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It's Been 12 Years, And I'll Still Never Forget...

Every Memorial Day, for the last 12 years, I dig up an old copy of a story I wrote on Memorial Day in 2009. It involves a young man I had never met, and who would forever be a total stranger to me.

He was a hero. A husband. A Dad. And an example of the true meaning of Memorial Day that I will never, ever, forget.

Here’s the story:

On this Memorial Day, I find myself thinking of a Marine I never met. And never will.

His name was James. R. McIlvaine. He grew up in Olney, Md., and his mother lives in Purcellville. He was killed in Iraq on April 30 while saving the life of another. He was 26 years old, and the father of two children.

Unfortunately, most of us see news like this every day in the newspaper. We pause, read the details, feel for the family, then turn the page and move on. We don’t dwell on it for too long, because it is inevitable that another face, another name, and another set of circumstances regarding a battlefield casualty will be in the paper in a few more days.

This one was different, because not long afterward my phone rang. McIlvaine had a rather large immediate family, including three sets of grandparents, and the local VFW wanted to make the trip from Purcellville to Arlington Cemetery as comfortable as possible under the circumstances. Four SUVs had been secured (two donated for the day by Ray Glembot at Star Pontiac GMC in Leesburg) and a police escort would be provided.

What they needed was one more driver. Could I spare the day, I was asked, to drive one of the vehicles?

The answer, obviously, was “of course.”

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They Never Wanted To Talk About It, But We Should

Everyone has their Memorial Day routines, and they usually involve the grilling of a hamburger or a hot dog, the watching of a sporting event or two, or a late afternoon executive nap. Mine is no different.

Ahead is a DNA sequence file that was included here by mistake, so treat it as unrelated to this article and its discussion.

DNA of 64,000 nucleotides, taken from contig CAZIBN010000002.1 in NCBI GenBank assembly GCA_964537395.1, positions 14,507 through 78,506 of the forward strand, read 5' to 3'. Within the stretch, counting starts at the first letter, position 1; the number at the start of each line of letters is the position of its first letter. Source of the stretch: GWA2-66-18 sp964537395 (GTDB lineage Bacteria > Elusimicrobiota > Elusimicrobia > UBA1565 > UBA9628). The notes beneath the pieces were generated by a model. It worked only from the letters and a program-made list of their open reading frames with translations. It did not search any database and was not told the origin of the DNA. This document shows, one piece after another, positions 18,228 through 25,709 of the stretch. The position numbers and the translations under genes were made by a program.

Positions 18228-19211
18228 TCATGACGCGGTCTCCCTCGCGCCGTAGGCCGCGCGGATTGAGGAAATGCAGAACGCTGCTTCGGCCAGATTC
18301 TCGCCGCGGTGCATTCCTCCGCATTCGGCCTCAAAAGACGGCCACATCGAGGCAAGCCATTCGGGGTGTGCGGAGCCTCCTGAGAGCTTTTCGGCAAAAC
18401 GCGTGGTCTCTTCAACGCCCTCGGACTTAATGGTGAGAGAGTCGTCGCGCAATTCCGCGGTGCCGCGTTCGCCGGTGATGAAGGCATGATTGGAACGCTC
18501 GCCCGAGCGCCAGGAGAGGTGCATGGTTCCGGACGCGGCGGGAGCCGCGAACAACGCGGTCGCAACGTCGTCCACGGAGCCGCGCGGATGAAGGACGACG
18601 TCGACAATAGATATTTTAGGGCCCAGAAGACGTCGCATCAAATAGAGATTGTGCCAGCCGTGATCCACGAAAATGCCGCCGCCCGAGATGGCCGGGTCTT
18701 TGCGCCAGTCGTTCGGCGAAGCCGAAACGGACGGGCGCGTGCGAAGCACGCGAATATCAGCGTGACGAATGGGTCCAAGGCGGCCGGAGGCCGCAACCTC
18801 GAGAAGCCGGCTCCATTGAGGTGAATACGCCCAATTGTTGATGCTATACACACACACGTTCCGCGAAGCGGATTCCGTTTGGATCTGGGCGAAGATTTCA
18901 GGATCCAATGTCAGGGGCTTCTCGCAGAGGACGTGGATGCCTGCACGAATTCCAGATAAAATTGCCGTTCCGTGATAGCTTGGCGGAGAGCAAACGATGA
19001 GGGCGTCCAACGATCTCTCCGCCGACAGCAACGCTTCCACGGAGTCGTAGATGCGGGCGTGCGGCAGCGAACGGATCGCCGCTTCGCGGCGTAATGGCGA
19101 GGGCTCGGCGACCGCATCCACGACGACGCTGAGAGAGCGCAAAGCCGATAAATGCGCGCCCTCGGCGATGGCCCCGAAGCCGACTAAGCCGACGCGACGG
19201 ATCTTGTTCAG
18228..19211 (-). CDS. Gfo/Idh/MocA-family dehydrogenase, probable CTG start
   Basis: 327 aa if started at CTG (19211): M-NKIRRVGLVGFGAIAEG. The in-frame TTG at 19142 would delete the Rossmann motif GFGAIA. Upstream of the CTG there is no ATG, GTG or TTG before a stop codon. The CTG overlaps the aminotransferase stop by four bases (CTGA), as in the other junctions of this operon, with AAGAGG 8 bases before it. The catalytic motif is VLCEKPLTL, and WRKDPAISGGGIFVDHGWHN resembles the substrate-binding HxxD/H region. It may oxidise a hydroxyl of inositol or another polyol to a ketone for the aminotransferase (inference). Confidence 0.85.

But as I’ve gotten older, I’ve found the Sunday morning of the weekend brings back memories. I usually get up before everyone, the house is quiet other than a large dog laying on my lap occasionally snoring, and I find myself remembering the people in my life that Memorial Day is all about.

I’ve never served a day in the military. Never been asked to, never had to, never wanted to. At the age of 18, I had become what my Dad use to sneeringly describe as one of those “know-it-all college kids.” When he was my age, such people went to college. He and his high school classmates went off to war.

The military was all around me, as our house was on Dominion Avenue in Norfolk, only a few miles from Gate 4 of the Amphibious Base. We spent a lot of time on that base, and knew well to stop and stand when you heard the National Anthem; learned when you saw some poor young man doing pushups under the intense stare of another that one was an officer and one was a poor enlisted man; and you  appreciated Naval history.

Yes, you remembered all sorts of sports trivia as a youngster. But in my world, you also knew all about Pearl Harbor, Midway, Iwo Jima and other battles of the Pacific. I learned about them because I knew my Dad had a birds eye view of it all aboard a destroyer or two he served on during that time. I had to learn the details, however, from books at the library at the base.

That’s because my Dad would never talk about it.

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Guest — Johnny Hurst

My uncle

My Uncle was a World War II vet who landed on Normandy the second day. He went on to fight in the Ardennes Forest in the Battle of... Read More
Sunday, 30 May 2021 10:34


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